Treatment News : Synthetic Compounds From Marijuana Appear to Fight HIV

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May 7, 2013

Synthetic Compounds From Marijuana Appear to Fight HIV

Synthetic anti-inflammatory compounds derived from the active ingredient of marijuana appear to show potential as anti-HIV agents, reports. Publishing their findings in the Journal of Leukocyte Biology, researchers from Temple University School of Medicine’s Department of Pathology and Laboratory Medicine and Center for Substance Abuse Research (CSAR) studied synthetic derivations of THC, or tetrahydrocannabinol, a key chemical compound in marijuana, in cultures of HIV-infected cells.

Cannabinoids, which are the primary active compounds in marijuana, bind to proteins called CB2 receptors on the surface of macrophage immune cells. The CB2 site may play a role in reducing inflammation in the central nervous system, which is a major concern for people living with HIV, even those whose virus is fully suppressed thanks to antiretrovirals (ARVs). It is the CB1 receptors, mostly found in neurons in the brain, however, that cause marijuana’s psychoactive effects. So synthetic THC that has been developed to bind only to CB2 receptors should not make people stoned.

It is believed that macrophage cells, which are found throughout the body, are a major component of the HIV reservoir and are probably the first cells infected after sexual transmission of the virus.

Using a non-clinical cell model, the investigators treated HIV-infected macrophages with one of three different synthetic compounds that bind to CB2. By periodically measuring the activity of the enzyme reverse transcriptase, which HIV needs to replicate itself, the investigators concluded after a seven-day period that all three compounds fought HIV replication.

The findings suggest that these “CB2 agonists” could be a potential addition to ARV therapy, and also that the human immune system could be prompted to fight the virus using similar mechanisms.

To read the Wired story, click here.

To read a Temple University release on the study, click here.

Search: HIV, marijuana, pot, anti-inflammatory compounds,, Temple University School of Medicine’s Department of Pathology and Laboratory Medicine and Center for Substance Abuse Research, CSAR, CB1, CB2 agonists, receptors.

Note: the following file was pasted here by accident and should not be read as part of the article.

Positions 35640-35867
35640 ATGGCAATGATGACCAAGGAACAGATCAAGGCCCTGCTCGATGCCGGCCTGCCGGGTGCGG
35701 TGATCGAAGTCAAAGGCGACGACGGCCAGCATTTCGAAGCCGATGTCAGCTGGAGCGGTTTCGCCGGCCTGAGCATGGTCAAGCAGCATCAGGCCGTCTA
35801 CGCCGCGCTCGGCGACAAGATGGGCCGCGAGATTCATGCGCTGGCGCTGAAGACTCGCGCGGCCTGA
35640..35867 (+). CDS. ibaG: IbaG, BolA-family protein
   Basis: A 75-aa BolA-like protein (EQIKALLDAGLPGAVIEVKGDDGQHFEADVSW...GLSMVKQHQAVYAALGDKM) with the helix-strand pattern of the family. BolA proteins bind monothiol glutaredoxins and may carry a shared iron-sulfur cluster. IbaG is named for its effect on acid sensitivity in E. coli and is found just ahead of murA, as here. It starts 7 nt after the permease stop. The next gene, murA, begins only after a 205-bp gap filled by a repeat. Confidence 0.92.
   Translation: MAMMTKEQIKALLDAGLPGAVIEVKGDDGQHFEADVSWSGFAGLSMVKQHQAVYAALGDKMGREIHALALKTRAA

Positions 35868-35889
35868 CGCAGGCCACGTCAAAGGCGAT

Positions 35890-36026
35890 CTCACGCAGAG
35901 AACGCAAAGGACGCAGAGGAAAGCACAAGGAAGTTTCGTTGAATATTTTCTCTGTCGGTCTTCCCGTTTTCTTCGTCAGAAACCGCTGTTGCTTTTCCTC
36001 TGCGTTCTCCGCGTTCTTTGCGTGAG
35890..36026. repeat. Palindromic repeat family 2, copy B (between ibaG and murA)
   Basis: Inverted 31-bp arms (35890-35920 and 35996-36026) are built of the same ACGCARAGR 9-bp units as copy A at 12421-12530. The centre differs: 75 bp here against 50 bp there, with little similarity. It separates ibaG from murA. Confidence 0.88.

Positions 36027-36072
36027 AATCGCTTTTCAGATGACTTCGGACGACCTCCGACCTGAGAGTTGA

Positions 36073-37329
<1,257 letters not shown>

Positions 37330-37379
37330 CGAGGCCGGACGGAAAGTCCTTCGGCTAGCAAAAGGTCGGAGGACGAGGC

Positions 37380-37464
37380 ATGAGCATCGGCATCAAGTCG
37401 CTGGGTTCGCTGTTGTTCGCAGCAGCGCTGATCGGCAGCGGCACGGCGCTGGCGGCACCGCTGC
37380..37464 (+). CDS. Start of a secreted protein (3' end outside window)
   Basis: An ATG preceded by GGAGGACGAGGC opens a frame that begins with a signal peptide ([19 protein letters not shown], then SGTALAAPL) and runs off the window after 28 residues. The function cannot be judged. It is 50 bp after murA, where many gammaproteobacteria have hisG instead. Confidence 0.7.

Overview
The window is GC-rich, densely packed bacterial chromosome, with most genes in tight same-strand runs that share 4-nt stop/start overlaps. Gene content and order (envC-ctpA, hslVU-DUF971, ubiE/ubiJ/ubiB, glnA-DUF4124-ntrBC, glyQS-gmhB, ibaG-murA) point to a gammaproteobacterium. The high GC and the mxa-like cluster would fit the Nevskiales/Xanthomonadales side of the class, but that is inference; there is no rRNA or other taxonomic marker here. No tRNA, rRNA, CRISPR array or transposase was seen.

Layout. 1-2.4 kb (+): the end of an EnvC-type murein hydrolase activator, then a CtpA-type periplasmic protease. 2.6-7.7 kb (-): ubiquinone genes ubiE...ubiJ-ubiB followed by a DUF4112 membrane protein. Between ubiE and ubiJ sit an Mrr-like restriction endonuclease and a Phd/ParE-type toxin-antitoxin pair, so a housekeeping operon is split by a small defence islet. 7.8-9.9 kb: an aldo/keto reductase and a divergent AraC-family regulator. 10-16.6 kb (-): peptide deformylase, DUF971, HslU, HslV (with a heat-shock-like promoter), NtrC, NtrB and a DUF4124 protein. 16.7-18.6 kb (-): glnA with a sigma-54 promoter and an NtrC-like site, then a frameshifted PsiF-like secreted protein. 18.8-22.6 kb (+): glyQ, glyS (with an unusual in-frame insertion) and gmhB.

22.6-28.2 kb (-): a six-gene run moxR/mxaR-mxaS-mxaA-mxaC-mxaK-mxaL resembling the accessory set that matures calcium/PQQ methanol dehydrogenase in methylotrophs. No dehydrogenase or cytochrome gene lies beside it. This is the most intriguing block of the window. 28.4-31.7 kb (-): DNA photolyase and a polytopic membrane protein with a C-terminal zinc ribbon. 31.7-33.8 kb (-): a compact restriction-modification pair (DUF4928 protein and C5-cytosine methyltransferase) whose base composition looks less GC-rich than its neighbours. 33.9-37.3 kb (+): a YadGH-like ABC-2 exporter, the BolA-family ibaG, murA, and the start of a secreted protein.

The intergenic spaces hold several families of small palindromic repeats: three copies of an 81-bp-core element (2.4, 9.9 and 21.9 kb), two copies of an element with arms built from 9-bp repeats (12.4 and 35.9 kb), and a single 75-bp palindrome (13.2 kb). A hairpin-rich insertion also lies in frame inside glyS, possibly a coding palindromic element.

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  comments 1 - 7 (of 7 total)    

koliver, south africa, 2013-05-19 07:24:03
it is that true? it hiv can be cured? how can you get it?

Diana Dodson, Key West, 2013-05-16 18:40:16
I believe cannabis has kept me alive for the past 28 years of being positive.. I you g,ogle me diana Dodson and medical cannabis you can see a study l was in that proves it works for nerve patina.. I know it helps me in so many ways... We need safe access to good medicine...

Gregory Clifton, Rock Island, 2013-05-15 18:42:07
I think the natural extract from the whole plant would work much better than a synthetic. With a synthetic you are missing all the associated alkaloids and constituents of the whole plant. Synthetics are just big pharmaceuticals way of capitalizing off of something and it generally a poison to the body.

misty, dallas, 2013-05-09 12:48:54
I think this is awesome. I have a famiy member that has hiv and they smoke and i have always said it makes them healther. Keep up the good work.

Christopher, Toronto, Canada, 2013-05-09 10:46:17
Once the US abandons this misguided "war on drugs" zealousness, real science will be allowed to help humanity.

Glenn, Mid-MO, 2013-05-08 11:28:42
I have enjoyed pot since I was in high school (1976-present). These days I'm a very light smoker. I feel there are numerous advantages to pot with the main 2 being pain relief and increased appetite. I can imagine opening my window at the elder center and taking afew puffs before dinner. But in all seriousness I know it has had a major role in my 52 years of a wonderful life with HIV. I'm also blessed to have the support of my doctor.

A-4Easy's forever, Folsom, 2013-05-08 09:17:44
I became really sick after returning from Mexico Jan.08 I have no real idea who infected me. I started smoking after I became infected and I am glad that I did. I grow my own and I hope that they cure this thing.

comments 1 - 7 (of 7 total)    

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